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A Paper a Day Keeps the Doctorate Away: What is Inflammation? Are We Ready to Move Beyond Celsus?

In their short leader for the British Journal of Sports Medicine, A. Scott et alia ask a question [1]that has puzzled me throughout my graduate career. I have yet to come across a satisfactory definition of inflammation, the answer sooner or later coming to rest at a point of tautology; there exists a hundred and zero definitions for inflammation. It is redness, pain and swelling, except when it isn’t, and functions via immune cells such as leukocytes, except when it doesn’t, secreting inflammatory molecules such as cytokines and prostaglandins. Are the cytokines and prostaglandins the inflammation, or a signal for cells to initiate inflammation, or both? What precisely do cytokines do, other than increase the production and secretion of more cytokines?

Looking at the history of the word, it was coined by Celsus in 1 A.D. and centered on the clinical symptoms now referred to as “classical inflammation,” those being rubor et tumor cum calore et dolore (redness and swelling with heat and pain). Rudolf Ludwig Carl Virchow, a few years after coming perilous close to a Trichinella-inoculated sausage duel with Otto von Bismarck (look it up), added functio laesa (loss of function) to the classical inflammation canon. Virchow’s cellular pathology view of inflammation supplanted the humoral one of Galen of Pergamon, which had been dominant from the 3rd to 19th centuries. Other than the general differences in philosophy between humoralism and medicine, Virchow specifically believed inflammation to be inherently pathological, whereas Galen maintained it was a beneficial response. As microscopy allowed for cellular visualization, the cellular theory of inflammation, in which leukocytes move to and proliferate in an injured area from their origin in the vessels, swept the field. This was not to last long, historically speaking, as molecular biology allowed the measurement of, and shifted the focus towards, cellular protein production. Most cells, many more than the immune cells identified in inflamed tissues by microscopy, are capable of producing and responding to the cytokines, chemokines, eicosanoids etc. associated with inflammation. A new term, metabolic inflammation, has been coined to describe the presence of higher than normal levels of these molecules in cells, tissues or blood that are not simultaneously exhibiting classical inflammation. Thus is the history of inflammation; the authors then comment on the use of anti-inflammatory drugs in sports medicine and how a better understanding of the “complex cascade that is inflammation” is desirable.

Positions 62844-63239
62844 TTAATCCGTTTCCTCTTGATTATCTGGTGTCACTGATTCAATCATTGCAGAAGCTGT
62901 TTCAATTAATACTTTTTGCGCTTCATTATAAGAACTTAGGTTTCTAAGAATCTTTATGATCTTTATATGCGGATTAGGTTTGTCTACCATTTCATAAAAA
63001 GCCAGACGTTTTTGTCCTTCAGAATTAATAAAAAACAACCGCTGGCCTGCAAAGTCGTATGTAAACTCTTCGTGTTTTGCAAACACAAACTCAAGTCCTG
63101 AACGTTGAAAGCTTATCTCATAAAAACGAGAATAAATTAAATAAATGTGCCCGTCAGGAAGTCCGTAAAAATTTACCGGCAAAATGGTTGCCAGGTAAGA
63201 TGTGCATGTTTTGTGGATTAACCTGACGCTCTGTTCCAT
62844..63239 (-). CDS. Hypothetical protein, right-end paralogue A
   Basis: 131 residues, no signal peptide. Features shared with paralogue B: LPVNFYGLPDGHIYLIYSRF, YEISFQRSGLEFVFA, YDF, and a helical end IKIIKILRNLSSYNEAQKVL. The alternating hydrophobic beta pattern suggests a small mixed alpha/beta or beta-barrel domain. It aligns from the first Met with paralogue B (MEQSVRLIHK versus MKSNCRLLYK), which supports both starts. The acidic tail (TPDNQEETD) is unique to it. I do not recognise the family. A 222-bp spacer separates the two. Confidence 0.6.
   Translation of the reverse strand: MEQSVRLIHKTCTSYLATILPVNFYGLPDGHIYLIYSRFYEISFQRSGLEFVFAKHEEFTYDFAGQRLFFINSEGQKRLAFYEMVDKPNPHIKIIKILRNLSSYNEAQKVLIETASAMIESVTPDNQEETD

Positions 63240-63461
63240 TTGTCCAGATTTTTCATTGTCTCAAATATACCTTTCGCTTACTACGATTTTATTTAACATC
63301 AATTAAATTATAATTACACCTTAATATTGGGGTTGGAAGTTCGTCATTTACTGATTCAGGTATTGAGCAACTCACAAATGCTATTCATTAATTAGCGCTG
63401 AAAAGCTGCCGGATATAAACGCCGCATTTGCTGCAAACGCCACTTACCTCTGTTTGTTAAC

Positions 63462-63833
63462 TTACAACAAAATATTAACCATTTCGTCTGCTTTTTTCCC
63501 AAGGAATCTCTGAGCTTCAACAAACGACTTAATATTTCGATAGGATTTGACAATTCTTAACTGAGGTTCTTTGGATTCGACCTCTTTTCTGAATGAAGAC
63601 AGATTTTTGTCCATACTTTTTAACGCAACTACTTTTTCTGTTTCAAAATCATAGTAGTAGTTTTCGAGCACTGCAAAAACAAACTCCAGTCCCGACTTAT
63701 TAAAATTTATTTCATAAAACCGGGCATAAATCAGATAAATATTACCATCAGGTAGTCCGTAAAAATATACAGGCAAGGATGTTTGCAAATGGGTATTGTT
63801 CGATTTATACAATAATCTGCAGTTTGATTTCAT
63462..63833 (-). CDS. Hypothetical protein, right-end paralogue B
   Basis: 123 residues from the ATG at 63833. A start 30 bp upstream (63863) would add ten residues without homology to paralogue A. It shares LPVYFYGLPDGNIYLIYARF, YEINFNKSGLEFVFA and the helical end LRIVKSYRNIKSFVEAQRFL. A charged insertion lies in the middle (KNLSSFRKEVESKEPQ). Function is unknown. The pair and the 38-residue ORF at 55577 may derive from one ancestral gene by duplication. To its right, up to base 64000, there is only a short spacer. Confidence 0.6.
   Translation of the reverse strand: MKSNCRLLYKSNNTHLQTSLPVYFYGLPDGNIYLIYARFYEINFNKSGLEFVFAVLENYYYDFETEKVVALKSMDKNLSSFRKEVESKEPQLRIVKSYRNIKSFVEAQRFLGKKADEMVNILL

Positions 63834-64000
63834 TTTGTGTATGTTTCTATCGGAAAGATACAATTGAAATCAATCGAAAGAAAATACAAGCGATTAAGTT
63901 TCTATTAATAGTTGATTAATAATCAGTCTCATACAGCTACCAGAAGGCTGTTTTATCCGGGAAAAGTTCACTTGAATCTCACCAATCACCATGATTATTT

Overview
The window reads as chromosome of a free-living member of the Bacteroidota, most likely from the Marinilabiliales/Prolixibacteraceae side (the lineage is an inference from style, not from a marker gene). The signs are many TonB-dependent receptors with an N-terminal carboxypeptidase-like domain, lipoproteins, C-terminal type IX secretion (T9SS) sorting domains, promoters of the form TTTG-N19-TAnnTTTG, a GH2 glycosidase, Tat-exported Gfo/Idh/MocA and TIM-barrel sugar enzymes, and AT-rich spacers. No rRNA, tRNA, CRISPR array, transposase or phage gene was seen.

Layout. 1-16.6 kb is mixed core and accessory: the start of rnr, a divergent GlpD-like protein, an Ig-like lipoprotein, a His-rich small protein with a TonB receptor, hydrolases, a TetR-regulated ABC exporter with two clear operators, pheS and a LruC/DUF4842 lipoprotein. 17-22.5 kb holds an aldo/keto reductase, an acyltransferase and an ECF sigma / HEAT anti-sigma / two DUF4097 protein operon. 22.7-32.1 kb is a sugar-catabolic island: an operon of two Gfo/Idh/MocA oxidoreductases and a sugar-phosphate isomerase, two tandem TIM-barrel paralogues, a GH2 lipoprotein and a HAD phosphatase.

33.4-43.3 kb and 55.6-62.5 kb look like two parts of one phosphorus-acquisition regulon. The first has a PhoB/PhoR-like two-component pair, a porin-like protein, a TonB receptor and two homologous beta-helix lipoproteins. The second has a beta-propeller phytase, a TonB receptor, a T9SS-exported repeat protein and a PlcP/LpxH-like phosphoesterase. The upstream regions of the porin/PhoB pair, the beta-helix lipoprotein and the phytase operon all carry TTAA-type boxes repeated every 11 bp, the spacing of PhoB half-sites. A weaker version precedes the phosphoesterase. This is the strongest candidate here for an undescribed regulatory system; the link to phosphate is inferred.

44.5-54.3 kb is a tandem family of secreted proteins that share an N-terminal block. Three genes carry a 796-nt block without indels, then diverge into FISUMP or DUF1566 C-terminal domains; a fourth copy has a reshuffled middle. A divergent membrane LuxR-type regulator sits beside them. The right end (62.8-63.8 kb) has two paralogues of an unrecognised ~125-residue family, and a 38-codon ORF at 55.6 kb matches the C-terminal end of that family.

One thing that occurs to me about inflammation is that it must either unify disparate events (infection, tissue trauma, oxidative stress), or be broken up into subsets of according to differences of cause and effect. For example, it’s hard to imagine that activation of toll-like receptor 4 (Tlr4) or nuclear factor kappa-light-chain-enhancer of activated B cells (NFκB) would occur in the same way different insults, or that cells and tissues would want to respond in that same way to them. The main question, as I see it, is whether inflammation is a very general and conserved cell response to damage, or a more specific reaction to defined antagonists.

Consider an airplane in the sky as an analogy for the cell. Grant to the plane, like the cell, the ability to produce its interior contents (seats, passengers, food carts etc.). Imagine then that the airplane receives damage resulting in a hole in its side. Depending on the extent of damage, the plane may start to leak its contents. Passengers, broken seats and the like will fall out of the plane. Since we have given this plane the cellular ability to produce its contents, it will make more carts and flight attendants, some destined to exit by the same hole, in an attempt to maintain homeostasis. From a certain perspective, and with certain measurement tools, it may appear that the production and secretion of people and objects from the plane is causing the damage. One of the seats may fall and smash into another plane, causing damage to it and thus proliferating the production and secretion of intra-plane contents. If whatever originally damaged the plane is more difficult to measure or conceptualize than the secreted contents, it will be difficult to maintain the position that the damage is causing the secretion and not vice versa.

This analogy illustrates one of the dangers, often completely ignored, of molecular biology: artefact. If you find something at higher concentrations associated with injury, how do you go about ascribing causation? In molecular biology, when ones “looks” for something, they often find it. The bar for proving a molecular mechanism should be set quite high. What is being measured should be clearly stated and not over-stated. When a molecule is proposed to be associated with inflammation, and it’s presence at high levels is measured to indicate inflammation, it is an inappropriate leap to then define the presence of high levels of that molecule as inflammation. That is the essence of the hundred and zero definitions for inflammation; a hundred ad hoc definitions, zero explanatory ones.

[1]     Scott  a. What is “inflammation”? Are we ready to move beyond Celsus? Br J Sports Med 2004;38:248–9. doi:10.1136/bjsm.2003.011221.